3 November 1861

Perryville, Md.

Nov. 3rd, 1861

Dear Sister,

Having a few leisure moments of spare time I thought I could improve them no better than by writing to you. I presume that Mrs. Thompson has ere this informed you how she left us at Hunter’s Point. We stayed there in the depot till 8 o’clock and then went aboard the boat for South Amboy; it was raining very hard at the time. The whole of us (1000) were stowed into a steamer that was not large enough to accommodate more than half that number; every available niche of room was occupied, many of us lying with our heads upon each other.

We were told that it would take us about two hours to reach our destination but after we had been on board one we were, that is the boat was, hauled up to Pier No. 1 N. River to wait for the storm to abate. We lay there till one o’clock from where we sailed and reached S.A. in safety. At four o’clock we left the boat and a jollier, happier, set you never saw. We were got upon the cars with but little delay and tried to start for Philadelphia which was not so easy a job as you might imagine as we had on 19 passenger cars, but with the help of another engine we got under way and arrived safely at ½ after eleven o’clock where we had a huge dinner and if anyone ever did justice to a dinner, we did to that. I think I never tasted anything so good in my life. We stayed there until nearly five talking and shaking hands with everyone. After we were aboard of the cars, while they were passing through the city (they did not go faster than a person could walk) we were upon the platform, or with our arms out the window shaking hands and bidding every Goodbye. We were 27 cars in all, 19 with passengers, the rest with horses and baggage.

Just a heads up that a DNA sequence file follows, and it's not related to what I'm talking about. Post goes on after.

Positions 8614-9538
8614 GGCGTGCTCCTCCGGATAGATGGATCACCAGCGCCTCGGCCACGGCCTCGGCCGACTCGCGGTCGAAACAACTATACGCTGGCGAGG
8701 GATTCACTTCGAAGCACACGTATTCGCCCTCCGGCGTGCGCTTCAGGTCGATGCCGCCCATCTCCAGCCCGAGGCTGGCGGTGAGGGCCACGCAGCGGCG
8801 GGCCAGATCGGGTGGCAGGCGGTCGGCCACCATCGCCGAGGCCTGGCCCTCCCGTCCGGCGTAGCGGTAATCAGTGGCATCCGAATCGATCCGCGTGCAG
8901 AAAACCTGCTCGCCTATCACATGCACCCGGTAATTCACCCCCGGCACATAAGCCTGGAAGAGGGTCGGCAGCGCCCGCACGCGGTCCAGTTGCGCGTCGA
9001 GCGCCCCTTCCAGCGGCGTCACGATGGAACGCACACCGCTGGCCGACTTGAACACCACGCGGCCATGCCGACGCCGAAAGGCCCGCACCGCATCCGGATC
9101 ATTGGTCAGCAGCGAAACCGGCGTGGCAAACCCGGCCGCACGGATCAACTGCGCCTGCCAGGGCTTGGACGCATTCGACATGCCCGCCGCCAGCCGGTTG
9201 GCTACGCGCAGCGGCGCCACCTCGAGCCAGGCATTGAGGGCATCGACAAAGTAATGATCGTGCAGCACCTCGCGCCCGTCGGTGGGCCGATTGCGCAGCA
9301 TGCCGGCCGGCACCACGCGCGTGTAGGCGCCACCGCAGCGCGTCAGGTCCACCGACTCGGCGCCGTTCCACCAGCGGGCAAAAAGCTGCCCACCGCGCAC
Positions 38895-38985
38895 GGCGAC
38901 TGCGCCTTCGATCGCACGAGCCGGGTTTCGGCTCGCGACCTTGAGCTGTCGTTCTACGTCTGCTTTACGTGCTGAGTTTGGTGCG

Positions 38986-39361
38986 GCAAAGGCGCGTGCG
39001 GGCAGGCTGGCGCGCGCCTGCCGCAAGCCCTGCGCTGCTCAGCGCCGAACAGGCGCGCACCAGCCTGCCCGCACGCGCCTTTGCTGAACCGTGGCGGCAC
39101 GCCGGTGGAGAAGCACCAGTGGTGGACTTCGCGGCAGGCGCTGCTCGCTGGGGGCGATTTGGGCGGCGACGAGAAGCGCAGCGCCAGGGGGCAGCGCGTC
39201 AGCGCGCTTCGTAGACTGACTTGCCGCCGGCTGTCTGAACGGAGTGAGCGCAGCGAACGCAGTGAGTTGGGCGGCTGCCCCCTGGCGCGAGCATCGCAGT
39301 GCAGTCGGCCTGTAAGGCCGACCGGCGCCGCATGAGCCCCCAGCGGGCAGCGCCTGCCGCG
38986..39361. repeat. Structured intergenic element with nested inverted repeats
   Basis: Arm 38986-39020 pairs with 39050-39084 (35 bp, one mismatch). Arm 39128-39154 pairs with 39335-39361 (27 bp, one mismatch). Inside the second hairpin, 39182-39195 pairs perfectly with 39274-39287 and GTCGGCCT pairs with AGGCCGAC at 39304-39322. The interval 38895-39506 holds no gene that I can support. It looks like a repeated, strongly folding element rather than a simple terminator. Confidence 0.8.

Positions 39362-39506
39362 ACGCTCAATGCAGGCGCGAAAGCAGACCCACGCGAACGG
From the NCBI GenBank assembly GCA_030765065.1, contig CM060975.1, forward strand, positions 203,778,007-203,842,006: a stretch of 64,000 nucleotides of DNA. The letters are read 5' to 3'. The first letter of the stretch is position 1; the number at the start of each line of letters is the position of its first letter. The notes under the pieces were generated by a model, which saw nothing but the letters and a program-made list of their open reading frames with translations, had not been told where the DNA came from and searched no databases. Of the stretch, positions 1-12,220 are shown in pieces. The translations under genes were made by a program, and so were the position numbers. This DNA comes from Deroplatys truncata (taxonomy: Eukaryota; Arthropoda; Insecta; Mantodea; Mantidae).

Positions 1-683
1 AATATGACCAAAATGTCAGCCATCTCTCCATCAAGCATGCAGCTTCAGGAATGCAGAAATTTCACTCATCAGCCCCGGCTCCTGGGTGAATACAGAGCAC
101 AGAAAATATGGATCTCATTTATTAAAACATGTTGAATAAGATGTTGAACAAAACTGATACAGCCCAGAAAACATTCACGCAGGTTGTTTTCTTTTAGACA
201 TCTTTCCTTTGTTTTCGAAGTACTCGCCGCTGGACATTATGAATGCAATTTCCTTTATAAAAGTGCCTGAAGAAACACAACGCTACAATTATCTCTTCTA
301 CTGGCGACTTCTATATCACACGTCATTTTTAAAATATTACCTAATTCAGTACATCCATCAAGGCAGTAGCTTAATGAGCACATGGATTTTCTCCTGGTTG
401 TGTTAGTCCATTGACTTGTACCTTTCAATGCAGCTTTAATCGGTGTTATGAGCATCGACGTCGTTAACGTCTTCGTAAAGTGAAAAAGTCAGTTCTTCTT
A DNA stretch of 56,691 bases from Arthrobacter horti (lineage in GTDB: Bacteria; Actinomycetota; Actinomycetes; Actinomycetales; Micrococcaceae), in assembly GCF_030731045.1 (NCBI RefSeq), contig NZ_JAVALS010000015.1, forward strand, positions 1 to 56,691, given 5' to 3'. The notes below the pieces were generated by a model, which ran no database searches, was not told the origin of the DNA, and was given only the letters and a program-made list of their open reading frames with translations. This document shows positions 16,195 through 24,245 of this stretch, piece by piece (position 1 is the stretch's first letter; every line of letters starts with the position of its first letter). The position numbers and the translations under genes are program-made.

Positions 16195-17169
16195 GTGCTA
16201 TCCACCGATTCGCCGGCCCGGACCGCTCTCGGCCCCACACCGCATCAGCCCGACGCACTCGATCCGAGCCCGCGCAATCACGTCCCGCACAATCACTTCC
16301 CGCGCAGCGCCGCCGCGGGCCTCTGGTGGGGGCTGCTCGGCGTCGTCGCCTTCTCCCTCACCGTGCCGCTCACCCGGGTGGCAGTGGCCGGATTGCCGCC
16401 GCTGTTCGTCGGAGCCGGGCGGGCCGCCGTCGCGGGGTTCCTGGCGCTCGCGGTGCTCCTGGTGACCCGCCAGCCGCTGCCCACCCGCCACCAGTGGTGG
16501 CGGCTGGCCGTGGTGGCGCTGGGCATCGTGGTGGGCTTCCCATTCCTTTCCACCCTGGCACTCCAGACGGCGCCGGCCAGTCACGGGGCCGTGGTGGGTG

Eleven car couplings broke at different places before we reached this place. We arrived here not far from midnight and stretched ourselves in the depot as best we might expecting to be called to fall in to march to the boat at any moment. I never slept better in my life than I did last night; we were packed in pretty close though. We had some cracker delivered out to us this morning, and they disappeared very rapidly, many not having eaten anything since yesterday noon.

I never saw men in better spirits than we are at present. We are confined in and about the depot with a guard, some different from what we used to having, that is, much more strict.

There is regiment encamped near here beside our camp containing 900 trunks (?) and 900 horses. This place is situated upon the NE bank of the Susquehannah, upon the Baltimore, Wilmington and Philadelphia RR about thirty miles from the former place. This is a steam ferry boat which carries over a whole train of cars at once so there is no change of cars at this place for the south. We expect to leave on the boat every minute.

P.S. There is great excitement and cries of “fall in”: almost everyone is strapping on their knapsack. I’ve just asked the Capt. Whether I shall put mine on he says “no, I have had no order and you can finish your letter”. Annapolis we suppose to be our destination. Simsbury boys all well. I have seen them all today. My paper was wet on the boat. I am writing standing amid a great deal of noise.

Love to all,

O.C. Case

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